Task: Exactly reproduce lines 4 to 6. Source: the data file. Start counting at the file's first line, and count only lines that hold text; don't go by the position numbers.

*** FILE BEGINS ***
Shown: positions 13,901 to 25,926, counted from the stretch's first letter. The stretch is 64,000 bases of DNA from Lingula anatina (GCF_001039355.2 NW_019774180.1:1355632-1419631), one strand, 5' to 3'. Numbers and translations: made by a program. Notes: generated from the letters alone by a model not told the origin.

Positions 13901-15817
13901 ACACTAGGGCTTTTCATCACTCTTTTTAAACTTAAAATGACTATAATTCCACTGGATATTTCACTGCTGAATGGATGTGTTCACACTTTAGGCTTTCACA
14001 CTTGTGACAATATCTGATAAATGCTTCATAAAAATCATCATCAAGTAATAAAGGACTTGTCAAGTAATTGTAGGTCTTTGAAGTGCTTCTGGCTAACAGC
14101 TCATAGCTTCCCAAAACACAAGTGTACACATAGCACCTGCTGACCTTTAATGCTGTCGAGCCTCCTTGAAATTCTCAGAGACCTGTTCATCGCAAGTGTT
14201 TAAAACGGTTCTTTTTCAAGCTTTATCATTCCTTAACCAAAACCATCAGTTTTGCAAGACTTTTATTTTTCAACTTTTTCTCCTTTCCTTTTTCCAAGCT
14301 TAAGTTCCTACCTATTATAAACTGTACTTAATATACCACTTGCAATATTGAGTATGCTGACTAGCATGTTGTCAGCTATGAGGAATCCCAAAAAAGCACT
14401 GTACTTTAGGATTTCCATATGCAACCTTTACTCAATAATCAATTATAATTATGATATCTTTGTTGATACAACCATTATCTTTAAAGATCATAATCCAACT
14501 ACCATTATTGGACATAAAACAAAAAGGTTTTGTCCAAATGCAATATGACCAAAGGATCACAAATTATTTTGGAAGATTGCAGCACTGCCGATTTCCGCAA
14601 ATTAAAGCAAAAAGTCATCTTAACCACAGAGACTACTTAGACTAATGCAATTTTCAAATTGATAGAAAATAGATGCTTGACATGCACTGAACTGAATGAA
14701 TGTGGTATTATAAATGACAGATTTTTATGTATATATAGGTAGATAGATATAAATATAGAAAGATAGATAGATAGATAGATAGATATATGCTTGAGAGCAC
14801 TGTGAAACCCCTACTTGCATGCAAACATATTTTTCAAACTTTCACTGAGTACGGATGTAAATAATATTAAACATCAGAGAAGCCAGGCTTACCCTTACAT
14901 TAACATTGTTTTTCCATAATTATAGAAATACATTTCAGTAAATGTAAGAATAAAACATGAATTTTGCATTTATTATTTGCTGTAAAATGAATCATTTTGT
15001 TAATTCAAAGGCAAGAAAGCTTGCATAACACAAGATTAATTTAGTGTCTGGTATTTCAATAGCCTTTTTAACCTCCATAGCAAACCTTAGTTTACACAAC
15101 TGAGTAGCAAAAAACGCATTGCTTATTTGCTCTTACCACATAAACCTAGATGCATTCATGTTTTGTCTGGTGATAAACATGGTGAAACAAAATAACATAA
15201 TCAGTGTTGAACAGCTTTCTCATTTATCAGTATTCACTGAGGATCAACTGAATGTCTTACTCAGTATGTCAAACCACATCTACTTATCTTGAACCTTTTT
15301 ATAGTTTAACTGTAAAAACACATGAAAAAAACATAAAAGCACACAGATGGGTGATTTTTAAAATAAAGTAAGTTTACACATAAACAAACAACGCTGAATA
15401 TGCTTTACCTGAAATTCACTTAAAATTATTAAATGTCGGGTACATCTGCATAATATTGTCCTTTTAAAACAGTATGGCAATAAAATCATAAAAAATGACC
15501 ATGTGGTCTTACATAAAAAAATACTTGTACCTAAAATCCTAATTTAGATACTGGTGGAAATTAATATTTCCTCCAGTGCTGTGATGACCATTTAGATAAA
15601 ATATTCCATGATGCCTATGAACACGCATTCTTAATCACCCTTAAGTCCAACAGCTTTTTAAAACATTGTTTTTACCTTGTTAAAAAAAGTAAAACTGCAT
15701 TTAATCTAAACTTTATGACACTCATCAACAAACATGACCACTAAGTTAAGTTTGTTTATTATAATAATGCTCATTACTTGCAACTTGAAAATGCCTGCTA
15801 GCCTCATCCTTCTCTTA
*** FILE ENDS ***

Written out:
14001 CTTGTGACAATATCTGATAAATGCTTCATAAAAATCATCATCAAGTAATAAAGGACTTGTCAAGTAATTGTAGGTCTTTGAAGTGCTTCTGGCTAACAGC
14101 TCATAGCTTCCCAAAACACAAGTGTACACATAGCACCTGCTGACCTTTAATGCTGTCGAGCCTCCTTGAAATTCTCAGAGACCTGTTCATCGCAAGTGTT
14201 TAAAACGGTTCTTTTTCAAGCTTTATCATTCCTTAACCAAAACCATCAGTTTTGCAAGACTTTTATTTTTCAACTTTTTCTCCTTTCCTTTTTCCAAGCT